The penalty for 2015 will be 2 percent of income.

(Bloomberg Politics) — To hear the White House tell it, 11.4 million Americans can’t be wrong.

President Obama trumpeted the success of his signature health car law on Tuesday, releasing a video on Facebook that boasted that 11.4 million people who have signed up or re-enrolled in Patient Protection and Affordable Care Act (PPACA) exchange plans in 2015. Sunday was the official deadline for most Americans to sign up for individual major medical coverage.

See also: Insurers and PPACA exchanges do enrollment time warp again.

“The Affordable Care Act, aka Obamacare, is working,” Obama said in a video shot in the Oval Office featuring the president and Health and Human Services (HHS) Secretary Sylvia Burwell. “It’s working better than we anticipated, certainly working a lot better than many of the critics talked about early on.”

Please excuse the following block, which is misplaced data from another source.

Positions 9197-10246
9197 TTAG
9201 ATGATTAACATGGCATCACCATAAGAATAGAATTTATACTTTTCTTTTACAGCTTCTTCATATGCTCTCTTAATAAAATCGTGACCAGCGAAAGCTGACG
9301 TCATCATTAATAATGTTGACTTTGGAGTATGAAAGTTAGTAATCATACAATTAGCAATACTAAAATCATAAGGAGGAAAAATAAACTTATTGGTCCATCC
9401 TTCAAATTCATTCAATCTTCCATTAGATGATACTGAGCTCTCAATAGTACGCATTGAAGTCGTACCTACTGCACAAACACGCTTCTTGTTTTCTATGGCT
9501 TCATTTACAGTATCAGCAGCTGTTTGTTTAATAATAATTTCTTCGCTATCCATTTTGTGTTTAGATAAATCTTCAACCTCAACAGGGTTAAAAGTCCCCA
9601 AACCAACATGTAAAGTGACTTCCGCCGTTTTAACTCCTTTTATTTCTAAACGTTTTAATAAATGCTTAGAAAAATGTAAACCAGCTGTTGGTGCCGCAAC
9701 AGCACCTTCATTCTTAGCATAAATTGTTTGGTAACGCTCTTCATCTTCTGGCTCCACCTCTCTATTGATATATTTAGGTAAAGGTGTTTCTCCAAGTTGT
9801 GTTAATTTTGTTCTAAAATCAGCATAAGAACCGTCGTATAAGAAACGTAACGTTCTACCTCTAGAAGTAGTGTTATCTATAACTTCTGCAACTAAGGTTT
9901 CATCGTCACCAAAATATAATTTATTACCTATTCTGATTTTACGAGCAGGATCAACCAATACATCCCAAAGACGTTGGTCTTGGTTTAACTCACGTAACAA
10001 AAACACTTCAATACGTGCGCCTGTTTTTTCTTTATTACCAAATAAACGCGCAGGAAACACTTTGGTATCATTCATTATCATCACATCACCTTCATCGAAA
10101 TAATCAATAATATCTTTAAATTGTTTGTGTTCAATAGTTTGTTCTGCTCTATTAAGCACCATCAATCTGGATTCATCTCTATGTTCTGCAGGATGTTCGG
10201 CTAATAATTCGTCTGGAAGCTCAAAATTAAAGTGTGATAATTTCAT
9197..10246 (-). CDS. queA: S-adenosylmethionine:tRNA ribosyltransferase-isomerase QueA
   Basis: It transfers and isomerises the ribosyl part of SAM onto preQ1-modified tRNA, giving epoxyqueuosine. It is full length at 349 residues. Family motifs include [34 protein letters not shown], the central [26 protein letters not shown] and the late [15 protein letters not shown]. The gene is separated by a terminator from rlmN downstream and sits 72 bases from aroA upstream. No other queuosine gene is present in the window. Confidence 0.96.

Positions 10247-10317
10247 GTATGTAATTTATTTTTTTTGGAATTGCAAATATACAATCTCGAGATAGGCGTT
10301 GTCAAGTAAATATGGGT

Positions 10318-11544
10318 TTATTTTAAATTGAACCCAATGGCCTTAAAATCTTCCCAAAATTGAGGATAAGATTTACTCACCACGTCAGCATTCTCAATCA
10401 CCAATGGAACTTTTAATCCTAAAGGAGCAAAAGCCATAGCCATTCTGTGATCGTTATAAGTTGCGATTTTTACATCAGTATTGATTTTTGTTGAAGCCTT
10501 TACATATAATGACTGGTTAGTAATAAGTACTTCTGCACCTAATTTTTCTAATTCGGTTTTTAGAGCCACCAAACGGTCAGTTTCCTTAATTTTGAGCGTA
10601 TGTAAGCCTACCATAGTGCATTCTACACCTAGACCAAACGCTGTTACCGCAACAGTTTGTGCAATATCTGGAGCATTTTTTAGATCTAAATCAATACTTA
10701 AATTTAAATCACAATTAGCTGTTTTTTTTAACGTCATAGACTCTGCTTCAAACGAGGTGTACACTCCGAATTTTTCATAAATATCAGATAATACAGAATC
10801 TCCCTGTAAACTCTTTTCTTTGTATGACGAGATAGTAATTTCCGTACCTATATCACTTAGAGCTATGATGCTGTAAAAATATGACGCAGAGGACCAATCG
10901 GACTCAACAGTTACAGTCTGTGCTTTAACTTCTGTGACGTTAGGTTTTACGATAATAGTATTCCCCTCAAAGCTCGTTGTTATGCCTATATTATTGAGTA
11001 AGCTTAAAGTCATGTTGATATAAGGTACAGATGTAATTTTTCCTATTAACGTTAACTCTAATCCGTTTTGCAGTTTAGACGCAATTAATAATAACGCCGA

While the number of people signed up for health care through the PPACA exchange system has given the White House reason to celebrate, the administration has reason to worry about whether the news will remain positive for PPACA. With the April 15 tax deadline approaching, an estimated 6 million Americans are expected to face a penalty for not enrolling in a health care plan. While, for most of the people affected, the 2014 penalty will be 1 percent of income, the rate will rise in 2015 to 2 percent of income.

Even more troubling for the health care law, the Supreme Court will soon begin hearing arguments in the King vs. Burwell case, which will decide the ultimate fate of the program’s federal subsidies. If the court rules the subsidies unconstitutional, millions of Americans will lose their insurance and costs are expected to skyrocket.

 

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